Effects of Alcohol on the Kidneys
“Drink moderately,” so the warning goes with every liquor advertisement.
Alcohol drinking is not all that bad. Besides, even in biblical times, alcoholic drinks were part of their social and religious celebrations. Some present-day researches also reveal that a drink or two a day may be helpful to keep heart disease, Alzheimer’s disease, and other dementia at bay; reduce the chances of acquiring diabetes; decrease stress, anxiety, and tension, and; build an amiable and cheerful attitude.
But then again, it should be noted, though, that alcohol drinking is not for everybody. Some people should not consume alcohol, at all, particularly pregnant women.
Moderate drinking means not more or less than two standard drinks per day for man, and one standard drink per day for woman and older adults. A drink can be one 12-ounce bottle of beer, a glass of wine, or a shot of whiskey. Beyond this measurement can already cause the blood pressure to rise. Anything excessive is harmful to the body. Too much alcohol intake, even for a very healthy person, can impair one’s judgment and lead to several medical conditions like heart disease; liver disease; high blood pressure, which is found to be the second leading cause of kidney disease, and; kidney problem.
Studies reveal that excessive alcohol consumption can significantly affect the potency of medicines, making it difficult to manage high blood pressure; impedes the kidney from its function to maintain proper balance of body fluids and minerals; destroys kidney cells, consequently altering the structure and function of the kidneys, and; promotes constant urination that eventually results to dehydration.
Alcohol’s negative impact on the kidneys is wide, ranging from cell destruction and kidney enlargement to alterations on the hormones which control the kidney function. It even develops ionic imbalances within the body to the point of adversely affecting several metabolic processes. Within twenty minutes of alcohol consumption, a person is induced to urinate, requiring the kidneys to generate more urine than usual. This consequently causes alteration in the concentration of electrolytes in the blood, specifically the anti-diuretic hormone, which holds the kidneys to store up fluids. The levels of electrolytes, such as sodium, phosphorus, magnesium, and potassium are adversely disrupted in the process, affecting all cells, particularly the neurons in the brain, which depend largely on its stability. Once this disruption occurs, the brain will have difficulty controlling the bodily processes and; therefore, changes in the behaviour take place. If the person is unable to replenish his fluid discharges promptly, his chance of getting dehydrated is great.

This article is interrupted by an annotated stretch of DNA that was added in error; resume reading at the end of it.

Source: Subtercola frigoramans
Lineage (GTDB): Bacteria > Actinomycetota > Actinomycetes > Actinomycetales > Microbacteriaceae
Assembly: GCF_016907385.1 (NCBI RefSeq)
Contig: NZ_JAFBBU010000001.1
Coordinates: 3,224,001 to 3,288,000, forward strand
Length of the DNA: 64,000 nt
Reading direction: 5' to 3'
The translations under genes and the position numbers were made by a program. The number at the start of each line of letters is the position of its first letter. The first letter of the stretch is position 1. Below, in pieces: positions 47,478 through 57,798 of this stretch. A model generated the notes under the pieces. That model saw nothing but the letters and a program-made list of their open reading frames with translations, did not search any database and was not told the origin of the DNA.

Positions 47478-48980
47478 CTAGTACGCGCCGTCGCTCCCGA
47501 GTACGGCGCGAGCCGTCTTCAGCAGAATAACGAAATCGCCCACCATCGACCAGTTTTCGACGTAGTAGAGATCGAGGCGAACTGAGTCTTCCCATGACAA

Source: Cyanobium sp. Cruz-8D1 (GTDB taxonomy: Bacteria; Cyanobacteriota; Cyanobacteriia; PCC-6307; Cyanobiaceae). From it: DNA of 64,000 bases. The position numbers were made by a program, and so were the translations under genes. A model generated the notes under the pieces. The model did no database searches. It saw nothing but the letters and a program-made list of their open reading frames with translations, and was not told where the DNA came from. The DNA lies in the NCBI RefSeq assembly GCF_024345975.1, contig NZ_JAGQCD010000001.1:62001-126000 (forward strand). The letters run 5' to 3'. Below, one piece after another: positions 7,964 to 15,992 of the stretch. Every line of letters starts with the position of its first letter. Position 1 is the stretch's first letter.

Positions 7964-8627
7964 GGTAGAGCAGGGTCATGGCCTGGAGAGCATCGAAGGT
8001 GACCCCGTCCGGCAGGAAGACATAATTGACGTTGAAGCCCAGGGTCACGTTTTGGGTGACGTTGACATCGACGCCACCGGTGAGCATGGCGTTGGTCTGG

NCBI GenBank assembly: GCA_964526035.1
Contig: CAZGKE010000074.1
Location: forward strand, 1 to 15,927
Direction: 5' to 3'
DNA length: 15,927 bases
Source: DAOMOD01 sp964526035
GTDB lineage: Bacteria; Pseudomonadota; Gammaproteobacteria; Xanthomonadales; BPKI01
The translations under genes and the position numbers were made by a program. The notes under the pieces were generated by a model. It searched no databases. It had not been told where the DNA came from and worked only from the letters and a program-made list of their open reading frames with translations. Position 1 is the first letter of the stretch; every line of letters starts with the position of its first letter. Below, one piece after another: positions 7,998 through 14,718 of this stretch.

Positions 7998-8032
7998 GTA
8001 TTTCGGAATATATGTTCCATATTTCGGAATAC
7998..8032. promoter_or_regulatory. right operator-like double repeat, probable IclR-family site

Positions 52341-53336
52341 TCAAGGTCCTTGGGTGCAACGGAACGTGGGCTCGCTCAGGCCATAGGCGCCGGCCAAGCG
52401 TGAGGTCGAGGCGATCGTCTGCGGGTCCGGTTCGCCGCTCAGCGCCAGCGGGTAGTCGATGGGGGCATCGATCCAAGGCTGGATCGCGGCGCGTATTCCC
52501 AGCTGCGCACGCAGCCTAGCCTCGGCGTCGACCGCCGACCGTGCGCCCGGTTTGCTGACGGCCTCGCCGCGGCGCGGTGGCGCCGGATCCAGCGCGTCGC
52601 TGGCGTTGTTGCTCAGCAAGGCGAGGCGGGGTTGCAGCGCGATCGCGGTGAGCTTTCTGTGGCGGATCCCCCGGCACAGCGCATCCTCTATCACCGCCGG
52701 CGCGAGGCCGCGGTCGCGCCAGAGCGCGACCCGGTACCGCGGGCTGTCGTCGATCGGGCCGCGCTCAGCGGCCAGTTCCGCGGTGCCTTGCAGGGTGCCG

To that end, if you have kidney problem and yet you find it difficult to abstain from alcohol drinking, you just have to do it moderately. In fact, studies show that people who have chronic kidney disease, end stage renal condition, or diabetes can still enjoy occasional alcoholic beverages provided it is done in moderation. But it is still much safer to consult with your doctor first before taking any alcoholic drink. It is always better to be sure than sorry in the end!